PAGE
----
The Festive Number Ones, 1984-2009
With literally no one buying singles any more, here's a nostalgic trip back through time. We begin with the Festive Number One to define them all...
Do They Know It's Christmas. What new can be said about this record? Nothing that hasn't been said a zillion times before. Wham and Sir Fab Macca Whacky Thumbs Aloft rounded out a very seasonal top 3, with Madonna the top-selling non-seasonal record.
Merry Christmas Everyone. Shakin' Stevie beat off a spirited challenge from Whiney Houston (qv) to snatch the top spot with a week to spare, ahead of the Pet Shop Boys' (qv) future classic
West End Girls. Stevie's is not a record that sits easily on VH-1's best-seller marathons.
Reet Petitie. Everyone had expected the Housemartins' cover of
Caravan of Love to claim the festive best-seller, but they were surprisingly beaten to the punch by Jackie Wilson's re-released classic, accompanied by cheesy claymation animated video. Swedish rockers Europe completed the top three, but the only invocation of the C word in the entire 40 came from Spitting Image's wonderful
Santa Claus Is on the Dole."
Always on My Mind. The Pet Shop Boys provide what has to be the most barking festive topper ever. They'd kicked blue-eyed wonder and pre-release favourite Rick Astley (the Gareth Gates of his day) into touch, and survived a strong challenge from
Fairytale of New York."
Mistletoe and Wine. Cliff Richard sings from The Little Match Girl, written by half of the team who would go on to write the music for Who Wants to Be a Millionaire. Lord Cliff kicked the butt of Kylie and Jason, with Erasure rounding out the top end.
Do They Know It's Christmas. The Band Aid II project, put together by Stock Aitken and Flounceout, using all their stable's stars, including Cliff Richard, Kylie, Jason, Big Fun, and Bananarama. Top record that wasn't a five year old cover was Jason Donovan's
When You Come Back To Me", possibly his best of the SAW era. Jive Bunny placed in the top three, Andy Stewart in the top five (thanks, Mr Mayo). There was no new C-word in the 40, though Cliff and Van Morrison brought TV's famous god into the equation, and Deacon Blue pogoed about to
Queen of the New Year. Not that they'd ever admit to doing anything as uncool as pogoing.
Saviour's Day. When in doubt, buy a Cliff record, thought the Grate British Public, and they did. Not in any great numbers - total sales barely passed 250,000, by far the lowest-selling single in this list. Written by Chris Eaton, whose stripped-down acoustic version knocks the socks off the biggie. Beat out the combined challenge of Madonna's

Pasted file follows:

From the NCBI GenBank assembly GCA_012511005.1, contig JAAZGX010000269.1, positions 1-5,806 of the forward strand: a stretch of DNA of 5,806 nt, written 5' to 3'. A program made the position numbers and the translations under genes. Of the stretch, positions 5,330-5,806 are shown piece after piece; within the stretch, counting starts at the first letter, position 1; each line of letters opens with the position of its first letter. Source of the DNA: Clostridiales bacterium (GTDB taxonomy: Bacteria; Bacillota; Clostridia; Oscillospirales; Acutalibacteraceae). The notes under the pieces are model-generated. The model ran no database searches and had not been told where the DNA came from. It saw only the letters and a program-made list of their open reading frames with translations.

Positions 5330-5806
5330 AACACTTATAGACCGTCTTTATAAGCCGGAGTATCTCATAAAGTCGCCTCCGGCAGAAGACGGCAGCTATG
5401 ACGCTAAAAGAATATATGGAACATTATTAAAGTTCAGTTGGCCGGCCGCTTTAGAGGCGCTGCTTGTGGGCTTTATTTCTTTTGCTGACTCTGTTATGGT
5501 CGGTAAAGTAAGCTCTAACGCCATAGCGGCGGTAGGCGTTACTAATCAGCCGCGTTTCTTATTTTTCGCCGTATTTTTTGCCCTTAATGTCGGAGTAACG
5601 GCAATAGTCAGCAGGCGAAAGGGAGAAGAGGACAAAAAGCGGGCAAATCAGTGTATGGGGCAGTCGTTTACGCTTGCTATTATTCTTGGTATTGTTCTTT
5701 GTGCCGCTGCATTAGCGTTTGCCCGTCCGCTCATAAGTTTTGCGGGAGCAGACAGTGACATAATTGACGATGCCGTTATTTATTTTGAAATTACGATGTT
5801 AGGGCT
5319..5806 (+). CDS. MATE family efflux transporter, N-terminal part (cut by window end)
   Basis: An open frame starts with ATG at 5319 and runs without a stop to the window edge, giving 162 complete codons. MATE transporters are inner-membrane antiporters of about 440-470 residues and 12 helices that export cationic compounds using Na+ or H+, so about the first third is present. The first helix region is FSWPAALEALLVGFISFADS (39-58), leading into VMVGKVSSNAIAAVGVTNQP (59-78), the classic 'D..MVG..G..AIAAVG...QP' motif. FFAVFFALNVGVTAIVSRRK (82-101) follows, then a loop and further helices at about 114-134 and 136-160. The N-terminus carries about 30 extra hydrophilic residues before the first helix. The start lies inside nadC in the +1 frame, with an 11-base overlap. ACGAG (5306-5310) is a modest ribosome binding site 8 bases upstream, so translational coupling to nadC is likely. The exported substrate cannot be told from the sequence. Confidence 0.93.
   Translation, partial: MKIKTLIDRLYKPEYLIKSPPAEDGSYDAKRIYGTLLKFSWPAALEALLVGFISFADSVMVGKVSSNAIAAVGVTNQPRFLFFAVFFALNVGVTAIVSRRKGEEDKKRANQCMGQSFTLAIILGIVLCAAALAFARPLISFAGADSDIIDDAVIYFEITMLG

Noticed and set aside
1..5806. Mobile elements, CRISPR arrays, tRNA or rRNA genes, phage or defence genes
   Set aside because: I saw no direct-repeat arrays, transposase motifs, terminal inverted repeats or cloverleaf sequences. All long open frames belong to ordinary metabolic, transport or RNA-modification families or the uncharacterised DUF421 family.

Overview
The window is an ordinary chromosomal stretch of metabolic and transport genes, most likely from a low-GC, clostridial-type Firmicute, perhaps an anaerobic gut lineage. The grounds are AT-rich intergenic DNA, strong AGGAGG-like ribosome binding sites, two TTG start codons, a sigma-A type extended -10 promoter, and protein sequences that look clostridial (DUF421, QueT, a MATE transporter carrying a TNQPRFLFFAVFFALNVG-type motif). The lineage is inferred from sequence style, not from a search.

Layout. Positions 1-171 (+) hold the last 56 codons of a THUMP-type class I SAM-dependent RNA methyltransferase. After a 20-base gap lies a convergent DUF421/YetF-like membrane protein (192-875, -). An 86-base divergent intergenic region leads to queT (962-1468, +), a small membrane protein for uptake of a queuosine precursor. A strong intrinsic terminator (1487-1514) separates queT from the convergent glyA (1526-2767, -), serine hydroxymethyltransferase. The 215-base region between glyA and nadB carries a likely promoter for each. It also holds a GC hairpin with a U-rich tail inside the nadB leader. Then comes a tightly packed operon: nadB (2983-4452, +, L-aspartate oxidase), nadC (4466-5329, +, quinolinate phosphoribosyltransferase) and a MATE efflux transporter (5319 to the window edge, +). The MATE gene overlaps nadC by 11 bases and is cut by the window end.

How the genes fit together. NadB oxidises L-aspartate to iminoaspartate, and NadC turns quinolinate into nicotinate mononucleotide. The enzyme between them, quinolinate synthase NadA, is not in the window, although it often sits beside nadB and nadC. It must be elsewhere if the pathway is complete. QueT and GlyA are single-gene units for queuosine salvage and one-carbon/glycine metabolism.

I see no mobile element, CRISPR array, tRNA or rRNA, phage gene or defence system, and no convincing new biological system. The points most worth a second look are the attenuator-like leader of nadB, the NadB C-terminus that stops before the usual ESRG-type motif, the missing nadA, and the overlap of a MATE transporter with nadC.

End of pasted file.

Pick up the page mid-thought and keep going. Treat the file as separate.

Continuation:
Justify My Hard ECU and Vanilla Ice, and that's probably a good thing. Cliff was unceremoniously deposed from the top after just one week by Iron Maiden's festive number and latter-day party favourite
Bring Your Daughter To The Slaughter. VH-1 never shows the latter song.
Bohemian Rhapsody. Be glad this got re-released, otherwise we'd have had to put up with Diana Ross's ultra-schmaltzy
When You Tell Me That You Love Me. The KLF were being the new Pet Shop Boys at #3 with Tammy Wynette, while Cliff, Shakey, and the Pogues (again) had the only mentions of the C-word in the 40.
I Will Always Love You. Whiney Houston provided the first festive upset in five years, holding off Kiddyfiddler's
Heal The World (#2), Take That (#4), and WWF (#5). Charles and Eddie's hit was in the middle of the top 5. Darlene Love's thoroughly wonderful
All Alone On Christmas was the only mention in the 40.
Mr Blobby. Take That are thoroughly stuffed, beaten by a pink and yellow spotted oik. Oh, sorry, that's Robbie Williams. Chaka Demus & Pliers rounded out the top three, with two Meat Loaf singles in the 10, alongside Dina Caroll's seasonal
The Perfect Year. St Ettienne's tribute to Annie Lennox,
I Was Born On Christmas Day, appeared in the 40.
Stay Another Day. East 17 were favourites from the start of November, beating out Mariah Cantsing's turkey and Bozone's breakthrough. Oasis released
Whatever the week before, boasting they would have the title sewn up. They only made #3.